Catholic Charities is the social services arm of the Catholic Church, and each year 68,000 people in the District benefit from its work. However, some of these programs may be in jeopardy.
On Dec. 1, the D.C. Council will vote on a same-sex marriage bill that could lead to Catholic Charities halting much of its operations in the District.
The group operates 63 programs for D.C. residents in need. It is the largest nongovernmental social services provider in the nation's capital. These services include:
9,600 homeless men, women and children (one-third of the D.C. homeless population) who turn to it for shelter and food;
200 children who benefit from its foster care, adoption and child abuse prevention programs;
223 children who are rescued from abusive situations and abandonment;
30 pregnant and parenting teens and their children who are given safety and specialized care; and
1,000-plus prison inmates who receive mentoring, information referrals and re-entry support.
At issue is the fact that D.C. government partners with Catholic Charities to serve residents' needs. If the group refuses to abide by new regulations in the bill, the city could threaten lawsuits, denial of funds and the loss of necessary licenses.
For example, if same-sex marriage becomes law, the archdiocese doesn't believe it would be permitted to continue an employee benefits plan that covered spouses only of the opposite sex.
It also fears that Catholic Charities programs would be subject to litigation or loss of licenses and tax-exempt status for refusing to offer services, like adoption placements, that it believed endorsed same-sex marriage.
If the bill passes as expected, the D.C. Council will create a situation in which answering the call to serve those in need could force Catholic Charities to violate either the law or its faith. Several years ago in Boston, Catholic Charities closed the doors of its adoption agency there rather than violate church teaching against placing children with same-sex couples.
Members of the D.C. Council have stated their desire for the archdiocese to continue offering services despite the potential for compromising its faith. Faith is what motivates many charitable groups to do what they do, and it also shapes the way they do it.
If the government contracts with such groups to meet public needs, it should protect what makes their services so effective in the first place. So far the D.C. Council seems unwilling to adequately safeguard the religious freedom of organizations like Catholic Charities.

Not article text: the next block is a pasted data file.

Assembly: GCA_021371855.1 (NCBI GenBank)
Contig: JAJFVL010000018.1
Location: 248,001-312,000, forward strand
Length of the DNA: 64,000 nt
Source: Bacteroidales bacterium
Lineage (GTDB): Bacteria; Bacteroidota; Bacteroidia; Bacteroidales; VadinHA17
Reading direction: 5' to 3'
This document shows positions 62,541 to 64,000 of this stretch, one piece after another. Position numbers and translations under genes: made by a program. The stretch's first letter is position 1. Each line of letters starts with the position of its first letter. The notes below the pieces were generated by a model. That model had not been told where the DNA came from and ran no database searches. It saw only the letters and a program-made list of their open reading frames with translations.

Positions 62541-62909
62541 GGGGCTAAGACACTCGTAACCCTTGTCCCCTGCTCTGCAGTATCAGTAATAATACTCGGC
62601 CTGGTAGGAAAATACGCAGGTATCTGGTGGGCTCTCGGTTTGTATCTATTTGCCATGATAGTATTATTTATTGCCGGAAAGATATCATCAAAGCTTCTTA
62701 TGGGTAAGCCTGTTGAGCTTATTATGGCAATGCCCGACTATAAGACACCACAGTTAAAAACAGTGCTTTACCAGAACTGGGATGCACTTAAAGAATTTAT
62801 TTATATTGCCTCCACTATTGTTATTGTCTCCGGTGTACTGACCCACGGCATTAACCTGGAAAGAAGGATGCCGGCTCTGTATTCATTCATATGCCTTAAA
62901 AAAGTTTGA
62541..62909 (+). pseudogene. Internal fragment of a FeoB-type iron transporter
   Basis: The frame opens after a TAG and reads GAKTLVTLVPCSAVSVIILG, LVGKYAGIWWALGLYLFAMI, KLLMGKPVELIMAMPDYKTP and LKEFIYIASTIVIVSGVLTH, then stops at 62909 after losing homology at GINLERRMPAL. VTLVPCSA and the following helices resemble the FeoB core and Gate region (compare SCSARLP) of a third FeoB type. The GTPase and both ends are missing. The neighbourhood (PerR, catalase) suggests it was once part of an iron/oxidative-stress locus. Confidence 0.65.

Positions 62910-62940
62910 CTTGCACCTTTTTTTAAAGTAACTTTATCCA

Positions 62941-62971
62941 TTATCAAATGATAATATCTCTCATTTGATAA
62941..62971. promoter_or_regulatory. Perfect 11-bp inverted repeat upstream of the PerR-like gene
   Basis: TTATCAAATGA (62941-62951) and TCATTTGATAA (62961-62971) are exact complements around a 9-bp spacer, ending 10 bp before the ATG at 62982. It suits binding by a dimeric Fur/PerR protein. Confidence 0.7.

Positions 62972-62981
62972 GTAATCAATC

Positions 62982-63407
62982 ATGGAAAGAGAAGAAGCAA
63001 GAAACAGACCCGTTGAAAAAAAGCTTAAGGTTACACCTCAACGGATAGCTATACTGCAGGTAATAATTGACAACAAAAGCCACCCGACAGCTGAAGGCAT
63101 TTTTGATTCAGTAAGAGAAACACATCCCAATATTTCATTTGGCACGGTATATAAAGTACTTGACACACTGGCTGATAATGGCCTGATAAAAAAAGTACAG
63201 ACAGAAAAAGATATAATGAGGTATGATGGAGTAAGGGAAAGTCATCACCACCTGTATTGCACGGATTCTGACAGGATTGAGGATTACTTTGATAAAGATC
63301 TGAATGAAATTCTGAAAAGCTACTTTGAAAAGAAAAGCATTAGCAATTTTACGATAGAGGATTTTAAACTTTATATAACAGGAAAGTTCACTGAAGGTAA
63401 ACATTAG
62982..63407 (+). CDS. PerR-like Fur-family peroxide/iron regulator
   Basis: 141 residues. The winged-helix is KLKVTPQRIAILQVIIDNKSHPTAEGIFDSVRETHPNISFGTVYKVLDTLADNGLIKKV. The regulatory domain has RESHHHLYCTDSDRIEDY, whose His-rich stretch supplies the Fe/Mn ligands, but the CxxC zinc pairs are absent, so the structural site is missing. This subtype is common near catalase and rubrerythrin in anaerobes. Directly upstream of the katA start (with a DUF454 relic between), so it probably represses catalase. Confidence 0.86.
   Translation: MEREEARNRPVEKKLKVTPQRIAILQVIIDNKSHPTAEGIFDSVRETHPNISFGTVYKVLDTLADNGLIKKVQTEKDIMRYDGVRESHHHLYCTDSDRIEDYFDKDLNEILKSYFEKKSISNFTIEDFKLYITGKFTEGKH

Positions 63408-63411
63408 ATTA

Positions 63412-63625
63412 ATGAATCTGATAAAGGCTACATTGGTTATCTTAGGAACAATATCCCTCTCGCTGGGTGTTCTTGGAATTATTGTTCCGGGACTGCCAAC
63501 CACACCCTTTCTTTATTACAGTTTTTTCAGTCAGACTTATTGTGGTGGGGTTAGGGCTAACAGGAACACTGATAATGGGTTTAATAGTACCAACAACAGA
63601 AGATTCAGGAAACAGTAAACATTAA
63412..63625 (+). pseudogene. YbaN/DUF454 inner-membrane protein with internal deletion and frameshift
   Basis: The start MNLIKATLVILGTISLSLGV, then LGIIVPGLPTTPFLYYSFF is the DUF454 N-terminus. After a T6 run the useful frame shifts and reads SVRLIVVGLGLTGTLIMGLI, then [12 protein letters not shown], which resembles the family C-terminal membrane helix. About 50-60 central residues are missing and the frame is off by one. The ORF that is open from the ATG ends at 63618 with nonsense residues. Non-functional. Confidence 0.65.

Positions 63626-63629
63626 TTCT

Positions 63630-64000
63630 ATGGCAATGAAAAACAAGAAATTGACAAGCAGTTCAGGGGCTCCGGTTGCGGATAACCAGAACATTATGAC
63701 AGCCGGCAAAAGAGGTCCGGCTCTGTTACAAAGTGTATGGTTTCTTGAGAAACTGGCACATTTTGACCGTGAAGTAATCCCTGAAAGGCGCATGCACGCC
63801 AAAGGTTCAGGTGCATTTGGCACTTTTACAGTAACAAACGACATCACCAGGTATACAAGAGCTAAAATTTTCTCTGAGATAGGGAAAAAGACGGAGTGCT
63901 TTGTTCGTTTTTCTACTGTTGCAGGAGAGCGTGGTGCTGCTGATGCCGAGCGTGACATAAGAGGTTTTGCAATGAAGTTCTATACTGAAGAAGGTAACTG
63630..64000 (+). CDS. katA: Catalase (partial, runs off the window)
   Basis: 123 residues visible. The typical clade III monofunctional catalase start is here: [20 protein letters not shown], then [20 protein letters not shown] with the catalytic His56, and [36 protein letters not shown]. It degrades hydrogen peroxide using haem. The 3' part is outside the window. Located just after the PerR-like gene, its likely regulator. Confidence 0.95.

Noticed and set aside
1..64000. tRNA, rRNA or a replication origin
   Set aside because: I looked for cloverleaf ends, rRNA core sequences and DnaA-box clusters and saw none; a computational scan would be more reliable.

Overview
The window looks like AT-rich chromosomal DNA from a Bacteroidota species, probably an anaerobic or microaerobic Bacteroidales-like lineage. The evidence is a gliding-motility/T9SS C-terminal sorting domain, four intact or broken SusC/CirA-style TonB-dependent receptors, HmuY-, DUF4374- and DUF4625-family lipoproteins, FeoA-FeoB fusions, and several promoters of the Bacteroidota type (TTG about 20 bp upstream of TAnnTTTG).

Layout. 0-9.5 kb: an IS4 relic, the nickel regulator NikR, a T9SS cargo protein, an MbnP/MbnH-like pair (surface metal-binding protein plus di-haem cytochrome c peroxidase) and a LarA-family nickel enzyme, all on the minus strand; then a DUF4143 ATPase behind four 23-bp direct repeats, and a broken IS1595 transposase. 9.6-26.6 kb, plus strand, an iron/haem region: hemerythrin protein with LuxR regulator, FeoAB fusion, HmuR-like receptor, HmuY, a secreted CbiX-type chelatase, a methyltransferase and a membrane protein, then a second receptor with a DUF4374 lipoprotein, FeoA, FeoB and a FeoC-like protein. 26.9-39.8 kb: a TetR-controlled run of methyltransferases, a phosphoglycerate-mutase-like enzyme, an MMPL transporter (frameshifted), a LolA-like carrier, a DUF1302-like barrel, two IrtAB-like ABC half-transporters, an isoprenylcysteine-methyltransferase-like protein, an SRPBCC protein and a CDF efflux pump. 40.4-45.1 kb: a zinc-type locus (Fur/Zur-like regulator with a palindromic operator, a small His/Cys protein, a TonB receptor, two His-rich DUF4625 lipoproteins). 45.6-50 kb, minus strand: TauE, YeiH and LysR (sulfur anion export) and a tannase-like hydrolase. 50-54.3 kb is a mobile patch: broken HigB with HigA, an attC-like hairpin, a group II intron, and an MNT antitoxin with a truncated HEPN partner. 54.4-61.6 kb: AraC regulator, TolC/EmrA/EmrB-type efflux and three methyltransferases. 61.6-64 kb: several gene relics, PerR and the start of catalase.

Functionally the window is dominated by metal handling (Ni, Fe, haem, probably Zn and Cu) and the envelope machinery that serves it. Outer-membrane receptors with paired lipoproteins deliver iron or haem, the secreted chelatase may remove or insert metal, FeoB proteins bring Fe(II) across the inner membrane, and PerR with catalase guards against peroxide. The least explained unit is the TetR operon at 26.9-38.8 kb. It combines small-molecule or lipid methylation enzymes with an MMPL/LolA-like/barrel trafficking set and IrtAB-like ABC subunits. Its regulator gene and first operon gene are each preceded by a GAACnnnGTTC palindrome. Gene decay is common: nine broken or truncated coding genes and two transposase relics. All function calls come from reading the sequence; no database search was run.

Although the bill contains an exemption, it may not be broad enough to allow religious organizations to freely operate as religious entities serving District residents. The range of services Catholic Charities provides reaches well beyond the "religious programs, counseling, courses, or retreats" explicitly protected in the exemption.
To the extent Catholic Charities is forced to stop offering social services in order to preserve its religious integrity, more than just the Catholic Church stands to lose out -- many of the neediest District residents could also suffer. For many of the 68,000 orphans, abused children, prisoners, unemployed, hungry, sick and homeless persons who depend upon Catholic Charities programs, the council's decision could end up feeling more like a curse than a blessing.
The definition of marriage is a complex issue with many factors to consider. It cannot -- and should not -- be decided solely on the likely implications for one organization.
The positive role that religious institutions play in society -- a role that the First Amendment was intended to protect and encourage -- should be carefully weighed in the ongoing marriage debate.
Ryan Messmore is the William E. Simon Fellow in Religion and a Free Society at The Heritage Foundation.
First Appeared in Washington Examiner